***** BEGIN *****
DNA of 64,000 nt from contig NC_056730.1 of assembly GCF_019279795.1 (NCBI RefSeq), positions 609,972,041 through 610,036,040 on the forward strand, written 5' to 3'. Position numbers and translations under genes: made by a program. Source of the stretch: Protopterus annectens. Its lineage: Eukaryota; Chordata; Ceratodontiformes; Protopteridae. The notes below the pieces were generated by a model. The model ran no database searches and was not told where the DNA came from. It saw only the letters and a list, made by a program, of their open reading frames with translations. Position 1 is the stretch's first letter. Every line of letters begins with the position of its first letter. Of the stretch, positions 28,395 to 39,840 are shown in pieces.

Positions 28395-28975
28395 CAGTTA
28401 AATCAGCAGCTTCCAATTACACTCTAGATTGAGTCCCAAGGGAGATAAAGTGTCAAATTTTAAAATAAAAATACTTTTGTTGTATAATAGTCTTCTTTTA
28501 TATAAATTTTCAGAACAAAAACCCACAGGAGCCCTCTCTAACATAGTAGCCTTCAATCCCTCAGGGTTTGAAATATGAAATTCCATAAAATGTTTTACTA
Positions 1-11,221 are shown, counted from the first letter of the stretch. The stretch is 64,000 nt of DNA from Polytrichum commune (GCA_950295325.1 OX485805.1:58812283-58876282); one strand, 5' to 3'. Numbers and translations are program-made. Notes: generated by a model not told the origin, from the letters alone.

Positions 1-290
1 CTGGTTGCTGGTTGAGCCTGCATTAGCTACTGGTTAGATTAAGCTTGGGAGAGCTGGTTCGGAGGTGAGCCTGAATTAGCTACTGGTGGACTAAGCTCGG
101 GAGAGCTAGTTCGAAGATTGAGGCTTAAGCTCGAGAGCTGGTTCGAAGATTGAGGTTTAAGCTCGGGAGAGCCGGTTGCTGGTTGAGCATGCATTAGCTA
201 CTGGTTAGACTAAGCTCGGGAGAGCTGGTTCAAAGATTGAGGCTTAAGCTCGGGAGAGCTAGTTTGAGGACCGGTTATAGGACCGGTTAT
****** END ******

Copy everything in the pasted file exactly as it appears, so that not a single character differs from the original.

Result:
DNA of 64,000 nt from contig NC_056730.1 of assembly GCF_019279795.1 (NCBI RefSeq), positions 609,972,041 through 610,036,040 on the forward strand, written 5' to 3'. Position numbers and translations under genes: made by a program. Source of the stretch: Protopterus annectens. Its lineage: Eukaryota; Chordata; Ceratodontiformes; Protopteridae. The notes below the pieces were generated by a model. The model ran no database searches and was not told where the DNA came from. It saw only the letters and a list, made by a program, of their open reading frames with translations. Position 1 is the stretch's first letter. Every line of letters begins with the position of its first letter. Of the stretch, positions 28,395 to 39,840 are shown in pieces.

Positions 28395-28975
28395 CAGTTA
28401 AATCAGCAGCTTCCAATTACACTCTAGATTGAGTCCCAAGGGAGATAAAGTGTCAAATTTTAAAATAAAAATACTTTTGTTGTATAATAGTCTTCTTTTA
28501 TATAAATTTTCAGAACAAAAACCCACAGGAGCCCTCTCTAACATAGTAGCCTTCAATCCCTCAGGGTTTGAAATATGAAATTCCATAAAATGTTTTACTA
Positions 1-11,221 are shown, counted from the first letter of the stretch. The stretch is 64,000 nt of DNA from Polytrichum commune (GCA_950295325.1 OX485805.1:58812283-58876282); one strand, 5' to 3'. Numbers and translations are program-made. Notes: generated by a model not told the origin, from the letters alone.

Positions 1-290
1 CTGGTTGCTGGTTGAGCCTGCATTAGCTACTGGTTAGATTAAGCTTGGGAGAGCTGGTTCGGAGGTGAGCCTGAATTAGCTACTGGTGGACTAAGCTCGG
101 GAGAGCTAGTTCGAAGATTGAGGCTTAAGCTCGAGAGCTGGTTCGAAGATTGAGGTTTAAGCTCGGGAGAGCCGGTTGCTGGTTGAGCATGCATTAGCTA
201 CTGGTTAGACTAAGCTCGGGAGAGCTGGTTCAAAGATTGAGGCTTAAGCTCGGGAGAGCTAGTTTGAGGACCGGTTATAGGACCGGTTAT